12/11/02: Sky's the limit --- sort of
11/05/02: Thoughtful about uploading
10/29/02: We naively ignore the inevitability of death
10/24/02: Patriotism exceeds nationalism
09/18/02: Misuse of religion is timeless
08/21/02: Where church and state are one How long can Saudi Arabia's puritanical version of Islam survive?
08/13/02: LETTER FROM CAIRO: Meet the Egyptian writer who provided foundation for radical form of Islam
08/08/02: Letter from Riyadh: Moderate Muslims must reassert control over Islam
07/31/02: Journey of discovery starts at Ground Zero
06/07/02: Life rebukes death's power
05/31/02: Reasonable doubts about executions
05/10/02: Business savvy for graduates
05/02/02: Exporting our exclusivity
04/25/02: Life's stories carry messages about values
04/19/02: Our life force's search for fellow life forces
03/27/02: Can corporations behave ethically?
03/19/02: Space Family Robinsons
02/21/02: Lock, stocks and bonds
02/14/02: In space, the dark matters
02/07/02: Train doctors to have caring hands and hearts
01/31/02: A different feel to my life and to my country?
01/24/02: How green is my universe?
01/17/02: The end is near, eventually
01/08/02: Important lessons arrive out of the past
12/19/01: Lost in the cloning debate
12/10/01: It's all in the name: Unraveling the mystery of Osama's whereabouts
11/19/01: Flying with damaged trust
11/02/01: Recent, recognized research is a hard nut to crack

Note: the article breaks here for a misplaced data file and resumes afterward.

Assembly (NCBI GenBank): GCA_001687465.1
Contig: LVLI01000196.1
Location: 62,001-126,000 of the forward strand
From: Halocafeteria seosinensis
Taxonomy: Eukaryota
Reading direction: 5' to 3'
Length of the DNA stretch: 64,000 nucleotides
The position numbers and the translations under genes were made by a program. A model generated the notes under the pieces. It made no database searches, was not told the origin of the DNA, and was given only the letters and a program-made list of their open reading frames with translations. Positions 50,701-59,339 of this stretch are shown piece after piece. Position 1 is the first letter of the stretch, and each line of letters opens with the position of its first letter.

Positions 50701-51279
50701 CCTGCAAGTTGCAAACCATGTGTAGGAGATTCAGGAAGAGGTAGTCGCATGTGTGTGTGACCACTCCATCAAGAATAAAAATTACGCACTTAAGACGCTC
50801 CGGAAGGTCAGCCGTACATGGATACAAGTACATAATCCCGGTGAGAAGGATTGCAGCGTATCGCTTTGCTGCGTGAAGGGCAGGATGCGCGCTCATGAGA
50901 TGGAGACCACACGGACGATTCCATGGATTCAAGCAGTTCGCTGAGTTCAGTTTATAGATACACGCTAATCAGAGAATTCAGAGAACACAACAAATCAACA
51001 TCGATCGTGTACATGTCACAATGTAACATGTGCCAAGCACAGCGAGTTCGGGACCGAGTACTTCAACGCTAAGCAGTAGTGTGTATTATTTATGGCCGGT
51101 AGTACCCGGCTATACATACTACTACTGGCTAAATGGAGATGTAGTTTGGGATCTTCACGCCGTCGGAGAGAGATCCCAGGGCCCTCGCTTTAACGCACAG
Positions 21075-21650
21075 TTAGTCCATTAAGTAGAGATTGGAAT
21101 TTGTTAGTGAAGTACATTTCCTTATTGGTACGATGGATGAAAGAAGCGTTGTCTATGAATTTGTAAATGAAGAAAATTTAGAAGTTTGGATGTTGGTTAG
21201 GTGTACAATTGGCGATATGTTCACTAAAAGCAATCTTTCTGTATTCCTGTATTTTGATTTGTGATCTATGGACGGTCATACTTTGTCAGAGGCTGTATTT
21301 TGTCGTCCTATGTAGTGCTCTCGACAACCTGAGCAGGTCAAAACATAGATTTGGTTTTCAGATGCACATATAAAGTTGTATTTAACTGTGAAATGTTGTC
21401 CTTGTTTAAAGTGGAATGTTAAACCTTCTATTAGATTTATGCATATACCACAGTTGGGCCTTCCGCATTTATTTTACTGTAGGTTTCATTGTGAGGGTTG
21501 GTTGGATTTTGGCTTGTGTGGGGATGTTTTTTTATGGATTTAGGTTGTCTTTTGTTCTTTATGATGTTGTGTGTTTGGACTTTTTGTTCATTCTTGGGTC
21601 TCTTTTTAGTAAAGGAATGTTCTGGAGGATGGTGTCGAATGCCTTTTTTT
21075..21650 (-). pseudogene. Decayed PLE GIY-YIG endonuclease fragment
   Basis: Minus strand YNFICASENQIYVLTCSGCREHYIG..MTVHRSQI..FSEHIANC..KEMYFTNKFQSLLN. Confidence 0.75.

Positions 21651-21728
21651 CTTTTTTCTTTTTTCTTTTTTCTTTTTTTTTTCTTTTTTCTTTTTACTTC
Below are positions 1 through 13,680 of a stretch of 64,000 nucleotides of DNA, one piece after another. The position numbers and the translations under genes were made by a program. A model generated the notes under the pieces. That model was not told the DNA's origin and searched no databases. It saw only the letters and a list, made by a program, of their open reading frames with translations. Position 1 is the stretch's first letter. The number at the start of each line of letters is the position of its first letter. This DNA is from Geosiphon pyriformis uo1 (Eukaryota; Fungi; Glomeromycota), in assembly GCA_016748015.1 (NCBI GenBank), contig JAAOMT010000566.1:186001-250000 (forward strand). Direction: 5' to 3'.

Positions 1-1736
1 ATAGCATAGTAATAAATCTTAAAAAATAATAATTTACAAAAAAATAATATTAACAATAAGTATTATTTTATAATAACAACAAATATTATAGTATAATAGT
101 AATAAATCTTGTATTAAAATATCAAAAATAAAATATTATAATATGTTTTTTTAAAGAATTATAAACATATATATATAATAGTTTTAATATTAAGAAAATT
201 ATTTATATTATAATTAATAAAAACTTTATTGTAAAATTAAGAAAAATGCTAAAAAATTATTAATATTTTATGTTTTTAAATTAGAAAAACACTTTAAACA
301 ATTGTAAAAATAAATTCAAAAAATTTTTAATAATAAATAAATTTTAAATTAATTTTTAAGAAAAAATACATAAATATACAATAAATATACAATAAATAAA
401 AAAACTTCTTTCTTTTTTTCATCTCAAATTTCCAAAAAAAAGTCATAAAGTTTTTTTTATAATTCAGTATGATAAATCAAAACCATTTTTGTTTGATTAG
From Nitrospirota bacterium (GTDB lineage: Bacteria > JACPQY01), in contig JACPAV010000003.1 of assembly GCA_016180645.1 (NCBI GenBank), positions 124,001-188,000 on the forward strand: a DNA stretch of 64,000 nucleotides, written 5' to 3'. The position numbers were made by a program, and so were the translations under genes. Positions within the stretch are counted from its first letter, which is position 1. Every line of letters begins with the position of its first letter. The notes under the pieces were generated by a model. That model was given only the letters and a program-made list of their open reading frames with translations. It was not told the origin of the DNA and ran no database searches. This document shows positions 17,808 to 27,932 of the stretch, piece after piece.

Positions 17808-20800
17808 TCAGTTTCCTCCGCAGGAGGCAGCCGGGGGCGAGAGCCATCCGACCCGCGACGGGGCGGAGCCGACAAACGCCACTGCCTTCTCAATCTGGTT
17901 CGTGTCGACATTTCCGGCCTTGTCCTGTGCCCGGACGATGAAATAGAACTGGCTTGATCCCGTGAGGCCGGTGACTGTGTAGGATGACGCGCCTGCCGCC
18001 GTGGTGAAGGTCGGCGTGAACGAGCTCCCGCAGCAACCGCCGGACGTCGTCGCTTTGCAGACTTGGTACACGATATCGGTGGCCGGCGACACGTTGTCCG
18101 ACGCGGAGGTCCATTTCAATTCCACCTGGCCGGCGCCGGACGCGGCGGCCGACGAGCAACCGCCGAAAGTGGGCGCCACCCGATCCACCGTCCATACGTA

10/31/01: Many paradoxes in life
10/25/01: Newly found planets show the cosmos is still strange
10/19/01: Just getting caught up
10/17/01: It was a time for tea and sympathy
10/08/01: What makes an authentic patriot?
10/04/01: It's OK to twist and shout
09/17/01: One precious life among many
09/13/01: Remember who we are
09/11/01: Sometimes all children need is shelter from the storm
09/05/01: Couldn't run or throw, but a hero just the same
08/28/01: Lesson for the scientific faithful: Some theories come with strings attached
08/27/01: When waste in space is a waste of space
08/21/01: In complex world, we lack tools to carve out understanding
08/09/01: Visited while asleep by gang of magical mischief makers
08/03/01: Recognizing the limits of one's capacity
07/27/01: We are more than the sum of our work days
07/12/01: Some stars, like some people, never shine
07/11/01: Our deeply embedded need for order
07/03/01: Not-so-famous tour explores not-so-rich neighborhoods
06/28/01: Driven to tell the truth about golf and government
06/25/01: When poetry becomes destructive
06/21/01: We interrupt this broadcast to bring you a word from deep space
06/14/01: Theory of revolution explains why some things get lost
06/11/01: Shamanic gewgaws
06/06/01: Charity begins at homes with lemonade stands
05/30/01: When are wars worth dying in?
05/23/01: Cruising along that bumpy highway
05/09/01: If you're in the write mood, wish the U.S. happy birthday
05/07/01: Killing McVeigh will wound us all
05/01/01: Dubya reinforcing negative GOP stereotypes?


Reprinted by permission, The Kansas City Star, Copyright 2002. All rights reserved